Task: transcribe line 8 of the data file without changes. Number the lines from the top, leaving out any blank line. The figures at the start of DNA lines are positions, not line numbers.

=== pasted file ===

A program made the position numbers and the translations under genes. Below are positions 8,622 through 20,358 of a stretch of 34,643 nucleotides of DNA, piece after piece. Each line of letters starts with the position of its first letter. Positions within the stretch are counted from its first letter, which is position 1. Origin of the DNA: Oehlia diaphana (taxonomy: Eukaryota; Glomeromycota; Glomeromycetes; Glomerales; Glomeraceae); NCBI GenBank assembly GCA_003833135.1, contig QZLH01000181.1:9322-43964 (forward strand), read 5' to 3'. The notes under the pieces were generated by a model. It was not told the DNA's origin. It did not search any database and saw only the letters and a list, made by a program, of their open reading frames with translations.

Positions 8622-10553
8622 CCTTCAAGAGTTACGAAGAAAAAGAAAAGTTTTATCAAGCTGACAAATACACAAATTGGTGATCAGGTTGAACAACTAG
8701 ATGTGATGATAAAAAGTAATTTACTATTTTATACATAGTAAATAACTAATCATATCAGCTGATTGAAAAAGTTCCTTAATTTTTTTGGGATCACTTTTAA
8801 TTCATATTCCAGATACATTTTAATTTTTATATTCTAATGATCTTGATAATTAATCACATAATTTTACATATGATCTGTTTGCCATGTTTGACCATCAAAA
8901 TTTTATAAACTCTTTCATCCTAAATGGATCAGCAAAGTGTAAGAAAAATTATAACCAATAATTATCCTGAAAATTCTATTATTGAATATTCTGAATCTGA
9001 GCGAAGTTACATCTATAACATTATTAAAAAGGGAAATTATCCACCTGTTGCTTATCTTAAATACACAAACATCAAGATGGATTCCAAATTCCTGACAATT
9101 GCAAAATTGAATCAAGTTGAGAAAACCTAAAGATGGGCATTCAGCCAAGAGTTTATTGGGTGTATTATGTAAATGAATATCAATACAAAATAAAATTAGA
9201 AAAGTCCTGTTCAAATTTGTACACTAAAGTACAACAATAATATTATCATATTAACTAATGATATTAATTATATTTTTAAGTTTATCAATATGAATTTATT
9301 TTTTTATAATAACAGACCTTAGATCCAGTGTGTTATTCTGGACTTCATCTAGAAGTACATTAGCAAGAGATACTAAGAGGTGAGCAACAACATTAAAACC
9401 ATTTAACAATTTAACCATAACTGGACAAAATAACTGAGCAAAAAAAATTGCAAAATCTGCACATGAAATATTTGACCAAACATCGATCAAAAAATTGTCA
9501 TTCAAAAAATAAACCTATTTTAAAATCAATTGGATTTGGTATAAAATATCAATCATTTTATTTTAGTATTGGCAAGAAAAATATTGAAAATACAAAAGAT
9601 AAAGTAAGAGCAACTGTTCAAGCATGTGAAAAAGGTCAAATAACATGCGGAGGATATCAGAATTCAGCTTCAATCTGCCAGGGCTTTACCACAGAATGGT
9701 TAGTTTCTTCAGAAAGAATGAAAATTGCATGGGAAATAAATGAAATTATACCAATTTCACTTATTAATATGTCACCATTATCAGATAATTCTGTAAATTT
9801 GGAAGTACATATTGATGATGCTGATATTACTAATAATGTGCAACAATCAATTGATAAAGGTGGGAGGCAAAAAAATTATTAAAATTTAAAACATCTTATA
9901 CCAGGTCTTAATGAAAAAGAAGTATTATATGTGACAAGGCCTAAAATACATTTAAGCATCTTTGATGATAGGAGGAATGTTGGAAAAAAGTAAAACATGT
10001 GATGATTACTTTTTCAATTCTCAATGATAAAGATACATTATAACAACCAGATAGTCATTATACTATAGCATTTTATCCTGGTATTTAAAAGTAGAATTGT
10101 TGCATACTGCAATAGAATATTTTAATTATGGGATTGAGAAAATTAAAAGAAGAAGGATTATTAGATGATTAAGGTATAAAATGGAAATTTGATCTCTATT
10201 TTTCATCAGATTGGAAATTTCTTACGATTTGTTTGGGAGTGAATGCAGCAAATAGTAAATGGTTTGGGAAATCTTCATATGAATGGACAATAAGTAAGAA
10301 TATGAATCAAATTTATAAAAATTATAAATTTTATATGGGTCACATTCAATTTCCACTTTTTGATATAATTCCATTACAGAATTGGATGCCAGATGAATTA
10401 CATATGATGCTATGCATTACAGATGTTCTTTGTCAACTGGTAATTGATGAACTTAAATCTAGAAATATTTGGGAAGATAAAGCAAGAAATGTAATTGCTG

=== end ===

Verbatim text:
9101 GCAAAATTGAATCAAGTTGAGAAAACCTAAAGATGGGCATTCAGCCAAGAGTTTATTGGGTGTATTATGTAAATGAATATCAATACAAAATAAAATTAGA